Severe heart failure and early mortality in a double-mutation mouse model of familial hypertrophic cardiomyopathy

Tatiana Tsoutsman, Matthew Kelly, Dominic C H Ng, Ju-En Tan, Emily Tu, Lien Lam, Marie A Bogoyevitch, Christine E Seidman, J G Seidman, Christopher Semsarian
Circulation 2008 April 8, 117 (14): 1820-31

BACKGROUND: Familial hypertrophic cardiomyopathy (FHC) is characterized by genetic and clinical heterogeneity. Five percent of FHC families have 2 FHC-causing mutations, which results in earlier disease onset, increased cardiac dysfunction, and a higher incidence of sudden death events. These observations suggest a relationship between the number of gene mutations and phenotype severity in FHC.

METHODS AND RESULTS: We sought to develop, characterize, and investigate the pathogenic mechanisms in a double-mutant murine model of FHC. This model (designated TnI-203/MHC-403) was generated by crossbreeding mice with the Gly203Ser cardiac troponin I (TnI-203) and Arg403Gln alpha-myosin heavy chain (MHC-403) FHC-causing mutations. The mortality rate in TnI-203/MHC-403 mice was 100% by age 21 days. At age 14 days, TnI-203/MHC-403 mice developed a significantly increased ratio of heart weight to body weight, marked interstitial myocardial fibrosis, and increased expression of atrial natriuretic factor and brain natriuretic peptide compared with nontransgenic, TnI-203, and MHC-403 littermates. By age 16 to 18 days, TnI-203/MHC-403 mice rapidly developed a severe dilated cardiomyopathy and heart failure, with inducibility of ventricular arrhythmias, which led to death by 21 days. Downregulation of mRNA levels of key regulators of Ca(2+) homeostasis in TnI-203/MHC-403 mice was observed. Increased levels of phosphorylated STAT3 were observed in TnI-203/MHC-403 mice and corresponded with the onset of disease, which suggests a possible cardioprotective response.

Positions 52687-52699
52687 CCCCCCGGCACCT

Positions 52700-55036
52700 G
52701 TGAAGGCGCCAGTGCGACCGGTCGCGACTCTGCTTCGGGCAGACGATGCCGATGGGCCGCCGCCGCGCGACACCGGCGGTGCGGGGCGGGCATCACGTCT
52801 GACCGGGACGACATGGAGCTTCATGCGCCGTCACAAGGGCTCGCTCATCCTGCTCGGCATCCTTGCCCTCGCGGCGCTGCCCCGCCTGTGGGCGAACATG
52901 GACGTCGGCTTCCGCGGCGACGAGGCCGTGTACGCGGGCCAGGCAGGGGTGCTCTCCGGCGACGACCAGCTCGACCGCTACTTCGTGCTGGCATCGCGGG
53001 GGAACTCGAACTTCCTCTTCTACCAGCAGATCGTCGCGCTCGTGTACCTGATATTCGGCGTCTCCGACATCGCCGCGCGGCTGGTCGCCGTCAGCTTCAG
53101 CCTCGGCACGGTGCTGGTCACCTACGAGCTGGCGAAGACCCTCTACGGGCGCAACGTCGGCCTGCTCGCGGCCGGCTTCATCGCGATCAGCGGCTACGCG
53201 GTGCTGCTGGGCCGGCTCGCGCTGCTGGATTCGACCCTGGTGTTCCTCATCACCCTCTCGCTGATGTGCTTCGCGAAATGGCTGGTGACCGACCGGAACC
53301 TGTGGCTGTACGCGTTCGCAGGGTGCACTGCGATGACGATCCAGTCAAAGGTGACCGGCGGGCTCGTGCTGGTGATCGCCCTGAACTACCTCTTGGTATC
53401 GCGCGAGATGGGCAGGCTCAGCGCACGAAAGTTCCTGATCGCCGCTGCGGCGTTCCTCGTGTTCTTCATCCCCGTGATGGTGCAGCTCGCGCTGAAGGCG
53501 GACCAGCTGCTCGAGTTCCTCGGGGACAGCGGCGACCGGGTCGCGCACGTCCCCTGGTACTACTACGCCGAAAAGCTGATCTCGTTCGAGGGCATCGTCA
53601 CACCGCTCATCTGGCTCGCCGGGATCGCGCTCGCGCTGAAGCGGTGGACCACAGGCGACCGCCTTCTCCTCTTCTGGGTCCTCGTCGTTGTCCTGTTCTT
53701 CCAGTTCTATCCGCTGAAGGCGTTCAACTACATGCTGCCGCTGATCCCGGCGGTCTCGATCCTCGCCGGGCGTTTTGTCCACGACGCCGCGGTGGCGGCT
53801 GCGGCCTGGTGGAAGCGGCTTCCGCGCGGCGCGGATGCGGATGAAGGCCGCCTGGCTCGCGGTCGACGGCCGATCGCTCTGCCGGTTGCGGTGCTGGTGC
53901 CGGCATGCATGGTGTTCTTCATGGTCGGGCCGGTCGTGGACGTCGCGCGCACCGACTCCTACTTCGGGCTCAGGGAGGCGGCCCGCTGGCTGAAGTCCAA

CONCLUSIONS: TnI-203/MHC-403 double-mutant mice develop a severe cardiac phenotype characterized by heart failure and early death. The presence of 2 disease-causing mutations may predispose individuals to a greater risk of developing severe heart failure than human FHC caused by a single gene mutation.

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